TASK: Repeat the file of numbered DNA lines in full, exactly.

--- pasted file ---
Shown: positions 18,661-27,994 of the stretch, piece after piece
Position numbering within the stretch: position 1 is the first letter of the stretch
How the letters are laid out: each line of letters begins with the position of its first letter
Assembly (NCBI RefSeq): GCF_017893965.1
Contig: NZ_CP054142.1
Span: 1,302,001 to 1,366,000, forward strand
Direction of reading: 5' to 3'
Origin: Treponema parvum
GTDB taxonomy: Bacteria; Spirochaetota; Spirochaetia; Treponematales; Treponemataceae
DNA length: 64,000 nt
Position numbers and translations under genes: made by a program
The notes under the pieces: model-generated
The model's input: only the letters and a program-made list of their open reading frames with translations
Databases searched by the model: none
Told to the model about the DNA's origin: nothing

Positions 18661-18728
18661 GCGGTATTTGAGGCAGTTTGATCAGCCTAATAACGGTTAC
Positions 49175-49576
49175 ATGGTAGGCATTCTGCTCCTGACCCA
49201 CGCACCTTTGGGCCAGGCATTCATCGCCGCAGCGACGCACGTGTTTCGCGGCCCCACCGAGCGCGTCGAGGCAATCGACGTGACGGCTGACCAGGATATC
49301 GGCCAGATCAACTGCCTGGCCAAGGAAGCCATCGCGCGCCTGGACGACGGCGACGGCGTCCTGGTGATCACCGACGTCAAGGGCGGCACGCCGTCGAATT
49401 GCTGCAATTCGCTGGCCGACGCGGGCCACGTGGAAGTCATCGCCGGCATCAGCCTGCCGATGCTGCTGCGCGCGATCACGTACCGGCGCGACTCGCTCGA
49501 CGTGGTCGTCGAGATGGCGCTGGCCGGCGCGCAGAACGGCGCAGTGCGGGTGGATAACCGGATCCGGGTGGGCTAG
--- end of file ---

Shown: positions 18,661-27,994 of the stretch, piece after piece
Position numbering within the stretch: position 1 is the first letter of the stretch
How the letters are laid out: each line of letters begins with the position of its first letter
Assembly (NCBI RefSeq): GCF_017893965.1
Contig: NZ_CP054142.1
Span: 1,302,001 to 1,366,000, forward strand
Direction of reading: 5' to 3'
Origin: Treponema parvum
GTDB taxonomy: Bacteria; Spirochaetota; Spirochaetia; Treponematales; Treponemataceae
DNA length: 64,000 nt
Position numbers and translations under genes: made by a program
The notes under the pieces: model-generated
The model's input: only the letters and a program-made list of their open reading frames with translations
Databases searched by the model: none
Told to the model about the DNA's origin: nothing

Positions 18661-18728
18661 GCGGTATTTGAGGCAGTTTGATCAGCCTAATAACGGTTAC
Positions 49175-49576
49175 ATGGTAGGCATTCTGCTCCTGACCCA
49201 CGCACCTTTGGGCCAGGCATTCATCGCCGCAGCGACGCACGTGTTTCGCGGCCCCACCGAGCGCGTCGAGGCAATCGACGTGACGGCTGACCAGGATATC
49301 GGCCAGATCAACTGCCTGGCCAAGGAAGCCATCGCGCGCCTGGACGACGGCGACGGCGTCCTGGTGATCACCGACGTCAAGGGCGGCACGCCGTCGAATT
49401 GCTGCAATTCGCTGGCCGACGCGGGCCACGTGGAAGTCATCGCCGGCATCAGCCTGCCGATGCTGCTGCGCGCGATCACGTACCGGCGCGACTCGCTCGA
49501 CGTGGTCGTCGAGATGGCGCTGGCCGGCGCGCAGAACGGCGCAGTGCGGGTGGATAACCGGATCCGGGTGGGCTAG